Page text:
Dyslexia, dyscalculia, dyspraxia, dys… WHAT?

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November 5, 2019
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February 27, 2020

By Lindie Moolman

In today’s society where everything is moving at a faster pace, knowledge is often a mere click of a button away and humankind is becoming more intellectually advanced. With this increase in intellectual advancement, there seems to also be an increase in the ‘dys’s’. These terms are used more and more frequently but what exactly do they mean?

The prefix ‘dys’ is derived from Greek and refers to that which is bad or impaired (Stark, 2010).

 Dys’ definitions

  • Dyslexia can be viewed as a reading and spelling disorder (De Jager, 2009).
  • Dyscalculia is a learning disorder affecting arithmetic calculations (Stark, 2010).
  • Dyspraxia refers to problems that are experienced with motor co-ordination (Muter & Likierman, 2008).

 In this article, the ‘dys’ that has an influence on reading and spelling, will be discussed in more detail.

Dyslexia is described by Stark (2010:7) as a neurological-functional problem as a result of a minimal brain dysfunction and/or differential brain dysfunction, which manifests as a specific learning disorder relating to an inadequate ability to decode, encode and apply.

The result of this is a problematic reading ability (decoding), spelling ability (encoding) and writing ability (nemkinesia).

Dr Griffin classified three types of dyslexia:

  • Dyseidesia (visual)
  • Dysphonesia (auditory)
  • Dysnemkinesia (motoric)
  1. What occurs in the brain when a child reads or writes? (Adapted from: Stark, 2010).

  • The eye receives a visual message which is converted into a nerve impulse. The nerve impulse moves to the occipital lobe.
  • From here the impulse is sent to the left angular gyrus. If the word is familiar to the child, a sight-sound match is made.
  • Whole-word conversion then occurs (sight reading), although this depends on whether the word has already been stored in the sight vocabulary.
  • When it is an unfamiliar word, Wernicke’s area is used for the phonetical (sound) decoding of the word.
  • The third area that is involved is the motor cortex. In the motor cortex, memory traces for the duplicating of letter forms are embedded; these are stored and then recalled when words are written down.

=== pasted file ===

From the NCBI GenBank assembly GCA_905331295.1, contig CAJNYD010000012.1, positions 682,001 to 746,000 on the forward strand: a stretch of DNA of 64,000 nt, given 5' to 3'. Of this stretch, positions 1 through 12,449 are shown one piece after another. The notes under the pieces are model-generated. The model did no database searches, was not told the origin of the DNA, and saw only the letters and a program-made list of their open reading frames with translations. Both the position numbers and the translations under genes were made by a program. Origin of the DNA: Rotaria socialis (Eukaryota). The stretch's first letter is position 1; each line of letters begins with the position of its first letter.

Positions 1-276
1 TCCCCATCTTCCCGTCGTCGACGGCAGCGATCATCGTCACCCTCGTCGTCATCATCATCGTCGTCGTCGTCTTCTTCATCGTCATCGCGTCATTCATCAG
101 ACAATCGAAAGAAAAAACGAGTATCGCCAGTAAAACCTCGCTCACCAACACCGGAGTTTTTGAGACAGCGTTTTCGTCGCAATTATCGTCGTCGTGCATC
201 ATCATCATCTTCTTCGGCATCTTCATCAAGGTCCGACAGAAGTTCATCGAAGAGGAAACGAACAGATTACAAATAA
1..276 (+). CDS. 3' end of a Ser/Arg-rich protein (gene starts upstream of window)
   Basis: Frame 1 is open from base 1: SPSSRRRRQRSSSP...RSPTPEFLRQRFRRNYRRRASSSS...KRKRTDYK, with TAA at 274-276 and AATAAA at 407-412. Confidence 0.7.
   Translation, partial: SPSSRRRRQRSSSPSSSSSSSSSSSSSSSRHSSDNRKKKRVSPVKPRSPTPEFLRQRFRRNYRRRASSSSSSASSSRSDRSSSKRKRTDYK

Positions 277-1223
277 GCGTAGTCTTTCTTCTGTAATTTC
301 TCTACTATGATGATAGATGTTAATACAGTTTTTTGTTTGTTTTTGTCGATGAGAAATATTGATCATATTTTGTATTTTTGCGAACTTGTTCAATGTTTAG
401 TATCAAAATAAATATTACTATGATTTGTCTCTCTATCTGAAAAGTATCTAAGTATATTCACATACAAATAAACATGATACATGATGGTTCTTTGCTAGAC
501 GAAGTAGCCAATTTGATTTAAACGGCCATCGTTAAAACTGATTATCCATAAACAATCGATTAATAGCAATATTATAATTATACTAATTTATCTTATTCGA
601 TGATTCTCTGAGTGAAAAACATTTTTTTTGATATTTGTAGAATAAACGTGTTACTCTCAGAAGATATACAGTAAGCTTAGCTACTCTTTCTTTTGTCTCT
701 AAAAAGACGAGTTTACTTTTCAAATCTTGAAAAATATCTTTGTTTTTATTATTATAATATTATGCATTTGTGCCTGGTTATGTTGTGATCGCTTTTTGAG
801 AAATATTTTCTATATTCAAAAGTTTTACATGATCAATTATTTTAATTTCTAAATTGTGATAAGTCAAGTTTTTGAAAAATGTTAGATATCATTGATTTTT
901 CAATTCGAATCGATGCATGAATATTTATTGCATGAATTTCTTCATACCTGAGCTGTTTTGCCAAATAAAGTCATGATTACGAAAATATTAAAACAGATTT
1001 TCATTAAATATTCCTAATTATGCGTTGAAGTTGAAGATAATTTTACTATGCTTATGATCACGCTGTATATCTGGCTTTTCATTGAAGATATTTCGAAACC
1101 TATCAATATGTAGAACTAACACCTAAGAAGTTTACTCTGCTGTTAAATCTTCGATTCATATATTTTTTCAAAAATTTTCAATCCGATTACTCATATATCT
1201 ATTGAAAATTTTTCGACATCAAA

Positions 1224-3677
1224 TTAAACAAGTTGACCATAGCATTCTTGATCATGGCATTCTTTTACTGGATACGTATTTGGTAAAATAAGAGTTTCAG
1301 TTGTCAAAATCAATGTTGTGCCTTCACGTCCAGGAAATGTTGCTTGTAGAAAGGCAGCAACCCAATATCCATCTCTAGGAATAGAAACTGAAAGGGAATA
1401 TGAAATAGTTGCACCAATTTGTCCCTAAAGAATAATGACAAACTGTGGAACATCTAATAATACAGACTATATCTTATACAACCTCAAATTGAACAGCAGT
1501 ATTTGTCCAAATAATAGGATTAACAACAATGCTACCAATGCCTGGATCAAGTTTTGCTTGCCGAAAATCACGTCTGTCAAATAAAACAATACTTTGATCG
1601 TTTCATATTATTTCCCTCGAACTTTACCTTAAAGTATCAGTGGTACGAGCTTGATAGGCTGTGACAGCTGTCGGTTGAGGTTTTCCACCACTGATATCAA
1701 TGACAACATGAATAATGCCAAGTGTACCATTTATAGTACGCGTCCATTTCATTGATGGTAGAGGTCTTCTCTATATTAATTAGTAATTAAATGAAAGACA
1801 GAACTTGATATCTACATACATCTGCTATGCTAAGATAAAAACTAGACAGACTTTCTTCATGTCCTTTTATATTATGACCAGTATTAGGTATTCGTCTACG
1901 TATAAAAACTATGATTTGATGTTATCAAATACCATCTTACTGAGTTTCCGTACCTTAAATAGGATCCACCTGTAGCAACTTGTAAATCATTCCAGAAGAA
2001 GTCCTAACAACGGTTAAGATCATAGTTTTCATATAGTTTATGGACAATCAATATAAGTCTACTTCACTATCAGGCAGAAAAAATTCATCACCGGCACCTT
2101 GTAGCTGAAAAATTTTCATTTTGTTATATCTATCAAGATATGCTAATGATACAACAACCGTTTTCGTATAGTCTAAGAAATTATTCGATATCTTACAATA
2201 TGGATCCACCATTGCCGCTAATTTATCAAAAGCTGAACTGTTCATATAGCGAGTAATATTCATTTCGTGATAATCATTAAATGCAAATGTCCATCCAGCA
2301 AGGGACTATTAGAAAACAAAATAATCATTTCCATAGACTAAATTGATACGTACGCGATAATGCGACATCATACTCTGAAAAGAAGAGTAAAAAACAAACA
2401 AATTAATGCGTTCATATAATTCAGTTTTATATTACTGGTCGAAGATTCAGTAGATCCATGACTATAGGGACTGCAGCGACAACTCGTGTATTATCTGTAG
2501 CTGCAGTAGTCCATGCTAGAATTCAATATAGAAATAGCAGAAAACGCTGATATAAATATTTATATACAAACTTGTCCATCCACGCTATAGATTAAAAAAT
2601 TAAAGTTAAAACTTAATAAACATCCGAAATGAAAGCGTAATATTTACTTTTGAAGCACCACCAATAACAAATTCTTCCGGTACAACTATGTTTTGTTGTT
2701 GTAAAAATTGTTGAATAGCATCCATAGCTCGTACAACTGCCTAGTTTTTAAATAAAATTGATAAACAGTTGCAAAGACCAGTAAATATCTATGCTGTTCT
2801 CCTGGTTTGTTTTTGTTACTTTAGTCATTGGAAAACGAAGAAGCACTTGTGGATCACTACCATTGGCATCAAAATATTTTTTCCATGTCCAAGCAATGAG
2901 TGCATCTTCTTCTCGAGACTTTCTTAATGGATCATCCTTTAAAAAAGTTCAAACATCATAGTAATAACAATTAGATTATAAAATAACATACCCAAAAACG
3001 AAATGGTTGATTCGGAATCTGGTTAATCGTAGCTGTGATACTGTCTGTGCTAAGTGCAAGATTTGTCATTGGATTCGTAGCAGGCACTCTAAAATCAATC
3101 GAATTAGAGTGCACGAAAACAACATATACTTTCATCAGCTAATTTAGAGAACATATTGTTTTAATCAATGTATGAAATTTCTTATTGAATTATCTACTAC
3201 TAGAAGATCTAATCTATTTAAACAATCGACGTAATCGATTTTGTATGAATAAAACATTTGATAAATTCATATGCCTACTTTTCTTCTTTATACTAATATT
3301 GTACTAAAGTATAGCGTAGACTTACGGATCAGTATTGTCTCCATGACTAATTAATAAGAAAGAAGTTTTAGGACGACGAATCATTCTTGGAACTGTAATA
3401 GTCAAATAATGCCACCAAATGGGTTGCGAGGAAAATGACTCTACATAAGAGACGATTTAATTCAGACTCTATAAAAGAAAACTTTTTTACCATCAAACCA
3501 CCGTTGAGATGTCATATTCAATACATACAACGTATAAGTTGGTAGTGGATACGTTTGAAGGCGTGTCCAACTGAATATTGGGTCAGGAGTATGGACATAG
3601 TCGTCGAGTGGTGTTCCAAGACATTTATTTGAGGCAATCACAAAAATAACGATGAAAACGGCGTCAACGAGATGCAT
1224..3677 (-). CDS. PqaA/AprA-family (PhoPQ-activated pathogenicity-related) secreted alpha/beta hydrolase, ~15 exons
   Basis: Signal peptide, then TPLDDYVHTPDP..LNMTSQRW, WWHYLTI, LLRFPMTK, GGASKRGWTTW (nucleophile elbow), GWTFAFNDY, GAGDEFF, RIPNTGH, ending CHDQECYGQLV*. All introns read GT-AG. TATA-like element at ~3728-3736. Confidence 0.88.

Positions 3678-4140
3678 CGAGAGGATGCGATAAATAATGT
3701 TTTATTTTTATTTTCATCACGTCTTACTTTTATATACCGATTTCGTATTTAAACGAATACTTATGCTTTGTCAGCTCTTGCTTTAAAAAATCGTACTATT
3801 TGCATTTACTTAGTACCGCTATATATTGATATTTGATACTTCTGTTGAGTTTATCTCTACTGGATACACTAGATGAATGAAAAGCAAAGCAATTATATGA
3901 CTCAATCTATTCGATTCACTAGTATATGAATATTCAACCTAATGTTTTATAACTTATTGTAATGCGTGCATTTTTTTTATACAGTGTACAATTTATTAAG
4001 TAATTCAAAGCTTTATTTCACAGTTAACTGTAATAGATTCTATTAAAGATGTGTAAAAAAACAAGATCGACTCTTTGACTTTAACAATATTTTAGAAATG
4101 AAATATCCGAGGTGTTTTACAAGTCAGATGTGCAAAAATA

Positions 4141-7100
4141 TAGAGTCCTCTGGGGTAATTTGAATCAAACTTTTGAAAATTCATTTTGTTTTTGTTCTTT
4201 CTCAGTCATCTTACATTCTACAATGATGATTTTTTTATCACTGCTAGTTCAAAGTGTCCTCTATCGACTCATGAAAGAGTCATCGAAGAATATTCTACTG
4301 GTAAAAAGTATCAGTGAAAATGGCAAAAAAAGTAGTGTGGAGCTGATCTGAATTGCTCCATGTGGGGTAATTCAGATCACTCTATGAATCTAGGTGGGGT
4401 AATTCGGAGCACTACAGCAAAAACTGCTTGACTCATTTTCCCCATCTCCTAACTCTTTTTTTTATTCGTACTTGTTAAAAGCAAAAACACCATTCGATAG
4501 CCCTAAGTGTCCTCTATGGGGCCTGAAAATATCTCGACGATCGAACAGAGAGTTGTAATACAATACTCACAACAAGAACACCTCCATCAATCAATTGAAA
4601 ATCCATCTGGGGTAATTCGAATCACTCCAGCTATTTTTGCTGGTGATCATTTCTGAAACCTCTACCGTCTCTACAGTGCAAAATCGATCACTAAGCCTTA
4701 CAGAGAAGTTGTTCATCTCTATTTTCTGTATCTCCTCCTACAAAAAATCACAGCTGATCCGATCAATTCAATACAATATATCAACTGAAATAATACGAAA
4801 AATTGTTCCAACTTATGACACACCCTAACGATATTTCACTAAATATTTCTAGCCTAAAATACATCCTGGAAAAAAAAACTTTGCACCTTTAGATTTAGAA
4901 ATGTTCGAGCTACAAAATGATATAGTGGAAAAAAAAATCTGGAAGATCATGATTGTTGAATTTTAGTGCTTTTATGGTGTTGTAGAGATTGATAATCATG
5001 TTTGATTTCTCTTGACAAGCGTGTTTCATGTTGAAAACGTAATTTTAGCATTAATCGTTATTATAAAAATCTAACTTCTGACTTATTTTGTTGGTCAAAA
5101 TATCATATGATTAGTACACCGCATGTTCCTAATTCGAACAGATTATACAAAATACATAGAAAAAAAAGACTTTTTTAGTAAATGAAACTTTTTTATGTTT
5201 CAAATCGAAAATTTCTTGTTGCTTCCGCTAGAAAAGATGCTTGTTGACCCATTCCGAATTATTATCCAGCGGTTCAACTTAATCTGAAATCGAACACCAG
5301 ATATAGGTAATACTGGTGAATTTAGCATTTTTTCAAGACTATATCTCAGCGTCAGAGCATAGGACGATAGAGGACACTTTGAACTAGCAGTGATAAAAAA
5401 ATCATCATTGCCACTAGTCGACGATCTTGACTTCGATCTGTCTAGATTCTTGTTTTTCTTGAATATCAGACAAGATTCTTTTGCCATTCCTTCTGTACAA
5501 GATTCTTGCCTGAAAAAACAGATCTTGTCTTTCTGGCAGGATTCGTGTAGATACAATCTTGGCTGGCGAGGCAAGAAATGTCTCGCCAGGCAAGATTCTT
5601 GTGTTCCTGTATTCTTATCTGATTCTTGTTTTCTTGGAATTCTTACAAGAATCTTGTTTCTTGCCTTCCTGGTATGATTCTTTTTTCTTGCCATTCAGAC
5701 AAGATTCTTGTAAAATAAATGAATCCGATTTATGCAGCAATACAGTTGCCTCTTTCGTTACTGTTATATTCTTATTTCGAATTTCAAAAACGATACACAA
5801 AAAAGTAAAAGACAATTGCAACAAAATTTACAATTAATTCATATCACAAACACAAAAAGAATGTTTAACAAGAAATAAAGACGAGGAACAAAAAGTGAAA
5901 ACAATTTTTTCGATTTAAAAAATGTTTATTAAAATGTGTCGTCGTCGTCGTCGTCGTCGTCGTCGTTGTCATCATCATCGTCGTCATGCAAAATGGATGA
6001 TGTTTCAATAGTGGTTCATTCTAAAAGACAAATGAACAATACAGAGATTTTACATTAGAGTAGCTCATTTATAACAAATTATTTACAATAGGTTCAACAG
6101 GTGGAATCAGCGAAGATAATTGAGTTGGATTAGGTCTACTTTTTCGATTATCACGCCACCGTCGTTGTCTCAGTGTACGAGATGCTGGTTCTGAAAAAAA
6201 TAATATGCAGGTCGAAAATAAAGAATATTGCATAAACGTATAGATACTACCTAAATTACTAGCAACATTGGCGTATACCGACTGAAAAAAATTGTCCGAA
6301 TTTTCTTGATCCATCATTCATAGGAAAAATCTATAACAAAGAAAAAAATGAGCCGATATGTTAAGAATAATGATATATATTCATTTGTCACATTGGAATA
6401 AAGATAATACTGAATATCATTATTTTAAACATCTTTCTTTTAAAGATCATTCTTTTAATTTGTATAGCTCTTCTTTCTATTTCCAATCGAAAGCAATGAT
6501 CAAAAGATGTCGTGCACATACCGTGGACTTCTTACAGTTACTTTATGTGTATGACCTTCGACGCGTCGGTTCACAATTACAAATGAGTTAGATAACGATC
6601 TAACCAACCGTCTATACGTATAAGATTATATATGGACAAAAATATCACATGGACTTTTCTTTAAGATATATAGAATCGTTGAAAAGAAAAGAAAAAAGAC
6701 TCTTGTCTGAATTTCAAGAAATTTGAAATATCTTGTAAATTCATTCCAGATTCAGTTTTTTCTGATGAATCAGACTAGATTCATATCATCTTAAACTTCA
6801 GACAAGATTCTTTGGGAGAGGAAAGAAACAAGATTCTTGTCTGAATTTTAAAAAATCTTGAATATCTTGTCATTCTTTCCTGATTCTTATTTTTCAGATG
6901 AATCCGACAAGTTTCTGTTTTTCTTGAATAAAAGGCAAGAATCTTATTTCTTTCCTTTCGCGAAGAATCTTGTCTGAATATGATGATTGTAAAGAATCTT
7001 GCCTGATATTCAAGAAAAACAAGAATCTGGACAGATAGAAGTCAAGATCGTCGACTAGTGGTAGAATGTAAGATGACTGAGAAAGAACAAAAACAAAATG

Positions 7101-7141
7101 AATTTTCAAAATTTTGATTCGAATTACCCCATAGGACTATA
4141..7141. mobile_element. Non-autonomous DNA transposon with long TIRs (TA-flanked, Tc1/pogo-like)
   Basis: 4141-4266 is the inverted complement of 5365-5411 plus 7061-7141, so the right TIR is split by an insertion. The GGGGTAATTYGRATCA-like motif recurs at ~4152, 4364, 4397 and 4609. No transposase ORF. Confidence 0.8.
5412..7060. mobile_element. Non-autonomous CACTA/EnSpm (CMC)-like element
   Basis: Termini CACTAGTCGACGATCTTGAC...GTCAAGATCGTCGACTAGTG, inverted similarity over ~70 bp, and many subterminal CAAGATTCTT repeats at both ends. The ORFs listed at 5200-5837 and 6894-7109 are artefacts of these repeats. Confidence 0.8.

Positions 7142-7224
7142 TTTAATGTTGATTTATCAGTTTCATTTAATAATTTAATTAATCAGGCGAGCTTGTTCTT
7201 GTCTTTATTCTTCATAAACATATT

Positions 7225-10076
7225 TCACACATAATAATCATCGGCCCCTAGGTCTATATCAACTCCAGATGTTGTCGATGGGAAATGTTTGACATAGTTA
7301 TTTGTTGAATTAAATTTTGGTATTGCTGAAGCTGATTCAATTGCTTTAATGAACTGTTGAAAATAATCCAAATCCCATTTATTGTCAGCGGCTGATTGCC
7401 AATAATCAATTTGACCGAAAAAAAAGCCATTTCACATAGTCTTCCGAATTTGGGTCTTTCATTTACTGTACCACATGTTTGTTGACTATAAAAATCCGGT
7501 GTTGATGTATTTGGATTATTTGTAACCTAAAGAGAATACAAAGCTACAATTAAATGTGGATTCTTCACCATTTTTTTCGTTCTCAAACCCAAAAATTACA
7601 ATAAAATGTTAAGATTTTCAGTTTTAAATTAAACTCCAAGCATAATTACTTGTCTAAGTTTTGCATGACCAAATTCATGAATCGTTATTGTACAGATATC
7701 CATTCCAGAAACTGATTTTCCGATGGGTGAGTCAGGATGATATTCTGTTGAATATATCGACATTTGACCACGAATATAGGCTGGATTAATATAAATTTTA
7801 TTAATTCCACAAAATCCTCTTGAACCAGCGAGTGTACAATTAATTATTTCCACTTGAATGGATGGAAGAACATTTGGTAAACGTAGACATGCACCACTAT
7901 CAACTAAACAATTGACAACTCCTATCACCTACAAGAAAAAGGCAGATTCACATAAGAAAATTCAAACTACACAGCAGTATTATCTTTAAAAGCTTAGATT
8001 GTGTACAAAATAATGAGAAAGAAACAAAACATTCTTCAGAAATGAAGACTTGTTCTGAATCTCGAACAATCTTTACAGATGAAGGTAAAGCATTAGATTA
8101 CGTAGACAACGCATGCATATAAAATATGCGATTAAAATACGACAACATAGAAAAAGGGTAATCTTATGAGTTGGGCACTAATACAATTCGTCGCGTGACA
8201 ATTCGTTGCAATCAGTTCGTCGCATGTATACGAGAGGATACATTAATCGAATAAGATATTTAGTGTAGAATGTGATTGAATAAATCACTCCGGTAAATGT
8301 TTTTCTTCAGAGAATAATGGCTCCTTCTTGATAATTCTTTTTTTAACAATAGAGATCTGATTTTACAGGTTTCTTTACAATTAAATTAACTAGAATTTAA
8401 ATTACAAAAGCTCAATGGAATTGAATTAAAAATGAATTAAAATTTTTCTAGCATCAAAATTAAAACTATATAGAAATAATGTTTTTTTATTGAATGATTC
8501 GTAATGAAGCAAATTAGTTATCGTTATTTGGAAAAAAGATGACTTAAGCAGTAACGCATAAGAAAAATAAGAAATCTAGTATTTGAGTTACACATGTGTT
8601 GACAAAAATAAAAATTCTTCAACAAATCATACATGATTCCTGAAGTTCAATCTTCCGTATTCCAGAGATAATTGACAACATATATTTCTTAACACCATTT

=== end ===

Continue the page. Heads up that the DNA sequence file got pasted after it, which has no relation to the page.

• Normal readers use the left temporal hemisphere of the brain to decode words phonetically. In dyslexic individuals, the left part of the brain, associated with the phonetic decoding of words, functions ineffectively. These individuals then have the propensity to rely more on the right sections of the brain.

This process can be diagrammatically explained as follows:

The term sensory-motor is used in physical development, which forms the basis for the child’s overall development. Sensory refers to the senses and motor to the muscles. All information from the environment is taken in through our senses – touch, smell, taste, hearing and sight (De Jager & Victor, 2013). This information is taken to the brain via the inside senses, where it is then processed. This processed information must then travel via the inside senses to the muscles – which must then react. Whenever any label contains the prefix ‘dys’ it means that the flow of information is severely disrupted – either between the input and processing phase or between the processing and output phase (De Jager, 2009). This then results in the child experiencing problems with learning.

The inside senses are the senses that react to sensations and stimulation that occur inside the body.

What this means is that before a child can be diagnosed with dyslexia, his/her sensory, perceptual, cognitive and motor skills must be SUFFICIENTLY developed. And this is where parents play an important role.